It’s almost time to start thinking about gifts for those so-called Grads and Dads promotions, and today’s Nice Price Or No Dice Alfa Spider might just prove to be the perfect choice for either. That is, if it’s a deal, and the real deal.
Near the end of Richard Matheson’s underrated novel, What Dreams May Come, the main character (played in the film adaptation by Robin Williams) makes the choice to spend eternity in his wife’s personal hell rather than return to his own version of heaven, so great was his love for her.
Matheson is one of my favorite authors, and I was reminded of his rumination on the afterlife while reading through the comments on last Friday’s 2007 Audi S4. Opinions were that the car’s notoriously expensive-to-repair 4.2-liter V8 and equally complex drivetrain would make ownership a tempestuous experience at best. Many of you, however, were willing to overlook that possibility, as the car’s seemingly impeccable condition and reputation for performance offered a substantial counterbalance. The car’s $9,500 price tag sealed the deal and earned the Audi a decisive 68 percent Nice Price win.
Today’s 1989 Alfa Romeo 2000 Spider Graduate takes its appended model name from the 1967 Mike Nichols film of the same name. In that film, Dustin Hoffman’s character, Benjamin Braddock, drove an earlier, and just as red, edition of the car. Befitting the meager wages expected of the recently diploma’d, the Graduate model was positioned as an entry-level edition, featuring vinyl upholstery, manual-crank windows and steel wheels.
This one wears alloys off the more expensive Quadrifoglio, and the seller claims there to be leather upholstery on the seats. The ad also sets the price of the clean-title car at $4,500.
There’s something that’s bothering me though. At that price, I can’t be 100 percent certain that this ad is legit. I’m not going to make that assertion outright because a) I have no actual evidence, just my Spidey sense, and b) I don’t want to get sued by the seller. Still, this may be the first time we all have to choose between “Nice Price,” “No Dice,” and “hold-on-to-your-fillings total scam.”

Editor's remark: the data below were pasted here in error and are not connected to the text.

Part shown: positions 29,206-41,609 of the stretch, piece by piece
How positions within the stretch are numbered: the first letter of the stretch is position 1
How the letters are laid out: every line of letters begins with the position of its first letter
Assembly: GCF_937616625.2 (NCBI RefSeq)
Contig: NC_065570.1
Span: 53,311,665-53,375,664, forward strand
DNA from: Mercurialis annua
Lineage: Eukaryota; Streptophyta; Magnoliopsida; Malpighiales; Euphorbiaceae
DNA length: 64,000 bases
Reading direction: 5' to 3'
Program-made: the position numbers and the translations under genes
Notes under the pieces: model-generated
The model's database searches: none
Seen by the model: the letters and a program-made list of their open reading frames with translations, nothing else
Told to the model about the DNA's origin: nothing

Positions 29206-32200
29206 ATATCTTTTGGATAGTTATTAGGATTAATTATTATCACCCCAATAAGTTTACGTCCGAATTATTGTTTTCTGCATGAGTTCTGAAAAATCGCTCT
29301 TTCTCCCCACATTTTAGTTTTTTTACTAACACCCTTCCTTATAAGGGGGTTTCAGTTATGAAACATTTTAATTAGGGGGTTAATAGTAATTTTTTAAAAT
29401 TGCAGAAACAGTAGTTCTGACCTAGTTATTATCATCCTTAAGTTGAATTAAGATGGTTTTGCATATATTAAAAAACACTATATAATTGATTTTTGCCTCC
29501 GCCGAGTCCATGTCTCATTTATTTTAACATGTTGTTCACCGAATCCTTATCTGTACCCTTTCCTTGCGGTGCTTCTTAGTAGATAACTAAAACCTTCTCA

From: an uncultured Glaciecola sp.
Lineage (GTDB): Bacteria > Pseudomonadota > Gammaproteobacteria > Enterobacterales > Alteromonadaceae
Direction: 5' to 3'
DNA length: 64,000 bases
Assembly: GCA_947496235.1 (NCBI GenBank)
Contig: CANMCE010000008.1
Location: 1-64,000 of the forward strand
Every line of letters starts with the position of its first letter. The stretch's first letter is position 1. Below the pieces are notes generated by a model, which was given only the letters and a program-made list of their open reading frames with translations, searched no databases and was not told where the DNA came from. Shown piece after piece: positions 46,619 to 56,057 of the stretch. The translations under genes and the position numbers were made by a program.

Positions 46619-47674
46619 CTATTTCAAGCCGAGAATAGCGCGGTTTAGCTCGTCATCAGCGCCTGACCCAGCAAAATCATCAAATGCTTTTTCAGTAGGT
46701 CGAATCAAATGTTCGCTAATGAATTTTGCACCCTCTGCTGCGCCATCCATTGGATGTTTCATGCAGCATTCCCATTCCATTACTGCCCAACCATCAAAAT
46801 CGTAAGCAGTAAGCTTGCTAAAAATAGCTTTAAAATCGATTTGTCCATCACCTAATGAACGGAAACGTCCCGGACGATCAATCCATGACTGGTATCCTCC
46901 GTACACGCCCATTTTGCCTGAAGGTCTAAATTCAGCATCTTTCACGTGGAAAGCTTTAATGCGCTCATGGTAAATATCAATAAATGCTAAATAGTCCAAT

The car itself looks to be in terrific shape. This is an old-school sports car, with a basic chassis, drivetrain and design that, as we already noted, goes all the way back to the ’60s. As such, performance from the Bosch fuel-injected 2-liter four should be expected to be adequate but not scintillating. That’s owed to the DOHC alloy engine being able to muster only 115 horsepower and a gnat’s fart 119 lb-ft of torque. You shouldn’t really expect to have much success outperforming anything other than a Bird scooter in one.
That’s not what a classic sports car is all about though. What’s fun here is dropping the top and then rowing through the five-speed’s gears as you cruise down sun-dappled country lanes, enjoying the world as it glides by, even if it is at a fairly leisurely pace.
Now, let’s get back to the price and whether or not this ad is legit or some sort of Craigslist honeytrap. The first clue that something may not be right is the price. Is $4,500 the right neighborhood for a car of this caliber? Well, that’s up to you to decide.
The other issue is the time this ad has spent on Craigslist. Right now it’s at 23 days and counting. That’s a long time for a sports car to sit just as springtime is getting started and people are still crazy for pandemic projects. Maybe the car sold weeks ago, and the seller just hasn’t taken down the ad. Maybe the seller is lonely and likes reading all the inquiries, even though the car is long gone. Who knows?
What I know is that we have to take the ad at face value and so we’re now going to vote on whether this Spider is worth that $4,500 asking. What do you say, does that feel like a fair price for this Alfa as it’s presented? Or, does that still seem too high for a sports car that can barely keep up with a Kia Rio?